On the occasion of Indonesia’s 71st anniversary of independence in August 2016, President Joko Widodo announced that the country would continuously and actively encourage the settlement of disputes in the South China Sea through peaceful negotiations. This came just days after the decision of the Permanent Court of Arbitration in The Hague, rejecting China’s expansive maritime claims in the region. Even before this ruling, President Joko argued at the 2015 Asia-Africa Summit in the West Java capital of Bandung that that world needed a new perspective on the global economy in the 21st century.
Indeed, but how, specifically, should Indonesia focus and respond to the new geopolitical and geoeconomic landscape in the Asia-Pacific and beyond?
This essay argues that Indonesia must preserve an assertive “free and active” foreign policy that focuses on and responds to the new landscape. Indonesia has already played an active role, together with the Association of Southeast Asian Nations, in pushing for a code of conduct in the South China Sea for Asean member states and China. The crucial aim of the agreement is to preserve stability and create an open and peaceful maritime region for all parties. Economics will be a big part of this, given various new initiatives in the Asia-Pacific, including the (possibly dead) Trans-Pacific Partnership and the China-initiated Asian Infrastructure Investment Bank.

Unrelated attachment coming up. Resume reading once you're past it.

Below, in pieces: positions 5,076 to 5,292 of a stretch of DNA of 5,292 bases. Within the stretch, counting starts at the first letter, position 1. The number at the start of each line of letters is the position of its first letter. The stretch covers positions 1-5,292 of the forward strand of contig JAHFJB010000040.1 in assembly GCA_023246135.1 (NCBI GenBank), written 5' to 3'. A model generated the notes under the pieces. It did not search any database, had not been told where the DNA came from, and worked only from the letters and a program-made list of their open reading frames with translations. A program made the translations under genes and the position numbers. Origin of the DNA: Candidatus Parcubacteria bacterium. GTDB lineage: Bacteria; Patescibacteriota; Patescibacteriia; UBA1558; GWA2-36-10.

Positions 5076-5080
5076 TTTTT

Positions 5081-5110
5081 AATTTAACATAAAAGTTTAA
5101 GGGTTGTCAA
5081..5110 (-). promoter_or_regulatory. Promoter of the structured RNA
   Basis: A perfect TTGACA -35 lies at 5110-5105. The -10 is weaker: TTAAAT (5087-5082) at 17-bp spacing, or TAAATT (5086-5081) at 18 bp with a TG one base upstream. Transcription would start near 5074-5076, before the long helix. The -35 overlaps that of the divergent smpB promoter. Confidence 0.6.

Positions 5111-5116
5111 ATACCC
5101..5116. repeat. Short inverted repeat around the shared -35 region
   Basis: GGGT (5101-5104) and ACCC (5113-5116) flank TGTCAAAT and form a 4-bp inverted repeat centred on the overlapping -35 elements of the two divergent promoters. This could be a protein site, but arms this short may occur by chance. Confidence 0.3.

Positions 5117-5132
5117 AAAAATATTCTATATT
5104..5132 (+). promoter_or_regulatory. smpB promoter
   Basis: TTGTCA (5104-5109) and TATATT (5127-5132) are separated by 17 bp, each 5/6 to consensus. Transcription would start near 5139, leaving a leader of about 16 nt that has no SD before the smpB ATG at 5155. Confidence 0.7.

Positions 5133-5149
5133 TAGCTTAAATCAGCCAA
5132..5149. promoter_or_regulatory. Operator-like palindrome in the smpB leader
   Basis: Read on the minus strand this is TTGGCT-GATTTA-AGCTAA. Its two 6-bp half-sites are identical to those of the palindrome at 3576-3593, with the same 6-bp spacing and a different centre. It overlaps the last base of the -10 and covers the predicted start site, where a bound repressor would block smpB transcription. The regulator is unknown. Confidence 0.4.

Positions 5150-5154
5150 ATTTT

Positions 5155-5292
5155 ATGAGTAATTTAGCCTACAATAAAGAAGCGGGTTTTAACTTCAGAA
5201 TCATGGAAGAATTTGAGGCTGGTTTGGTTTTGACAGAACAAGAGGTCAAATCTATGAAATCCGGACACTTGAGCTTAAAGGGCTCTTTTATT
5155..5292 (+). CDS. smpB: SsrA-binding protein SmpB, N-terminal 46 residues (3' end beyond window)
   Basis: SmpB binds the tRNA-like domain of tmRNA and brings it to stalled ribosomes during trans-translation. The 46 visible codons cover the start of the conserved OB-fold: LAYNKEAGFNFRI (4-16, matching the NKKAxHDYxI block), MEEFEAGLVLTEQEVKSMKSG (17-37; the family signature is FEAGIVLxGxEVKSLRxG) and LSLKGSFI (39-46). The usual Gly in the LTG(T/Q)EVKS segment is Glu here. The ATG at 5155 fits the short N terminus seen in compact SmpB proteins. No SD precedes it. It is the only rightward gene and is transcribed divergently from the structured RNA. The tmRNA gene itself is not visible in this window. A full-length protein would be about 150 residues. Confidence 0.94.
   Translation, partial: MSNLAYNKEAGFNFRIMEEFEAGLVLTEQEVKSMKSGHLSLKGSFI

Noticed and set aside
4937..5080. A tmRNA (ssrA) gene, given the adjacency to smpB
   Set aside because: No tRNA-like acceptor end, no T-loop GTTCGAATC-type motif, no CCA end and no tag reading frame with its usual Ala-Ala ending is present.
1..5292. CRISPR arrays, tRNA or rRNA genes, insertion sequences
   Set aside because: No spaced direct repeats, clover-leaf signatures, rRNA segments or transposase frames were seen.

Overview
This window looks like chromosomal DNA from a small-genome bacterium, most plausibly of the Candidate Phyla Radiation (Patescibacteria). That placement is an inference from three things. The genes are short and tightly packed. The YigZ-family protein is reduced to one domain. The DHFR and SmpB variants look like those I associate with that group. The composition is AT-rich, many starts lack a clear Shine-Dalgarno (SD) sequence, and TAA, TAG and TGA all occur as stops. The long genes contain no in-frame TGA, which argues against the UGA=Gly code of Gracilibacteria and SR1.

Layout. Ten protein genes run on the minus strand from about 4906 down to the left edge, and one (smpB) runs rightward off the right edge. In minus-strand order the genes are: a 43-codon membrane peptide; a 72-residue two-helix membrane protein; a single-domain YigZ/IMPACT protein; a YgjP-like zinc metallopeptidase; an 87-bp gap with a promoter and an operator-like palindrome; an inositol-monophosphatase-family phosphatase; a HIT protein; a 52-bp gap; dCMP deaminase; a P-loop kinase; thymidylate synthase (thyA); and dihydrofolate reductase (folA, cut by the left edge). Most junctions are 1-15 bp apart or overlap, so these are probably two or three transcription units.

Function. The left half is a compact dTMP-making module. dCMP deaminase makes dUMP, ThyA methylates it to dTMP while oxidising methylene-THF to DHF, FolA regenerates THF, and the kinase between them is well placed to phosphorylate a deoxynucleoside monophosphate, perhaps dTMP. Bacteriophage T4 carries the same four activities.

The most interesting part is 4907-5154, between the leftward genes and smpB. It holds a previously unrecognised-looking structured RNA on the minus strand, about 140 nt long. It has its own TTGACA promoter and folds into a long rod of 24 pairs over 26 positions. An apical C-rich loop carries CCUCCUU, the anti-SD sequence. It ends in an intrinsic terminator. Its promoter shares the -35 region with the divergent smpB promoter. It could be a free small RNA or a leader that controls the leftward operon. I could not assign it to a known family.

The geopolitical situation
Indonesia can be more active in supporting peace and stability in the region’s waters. It appears to be viewed as a possible mediator acceptable to South China Sea claimants including the Philippines, Vietnam, Brunei, Malaysia and China, given that President Joko asserts that Indonesia is not a party to the dispute despite three naval skirmishes with Chinese vessels inside Indonesia’s exclusive economic zone near the Natuna Islands in 2016. The most notable incident involved the Chinese Coast Guard ramming a Chinese fishing boat confiscated by Indonesian authorities and retaking possession of the vessel.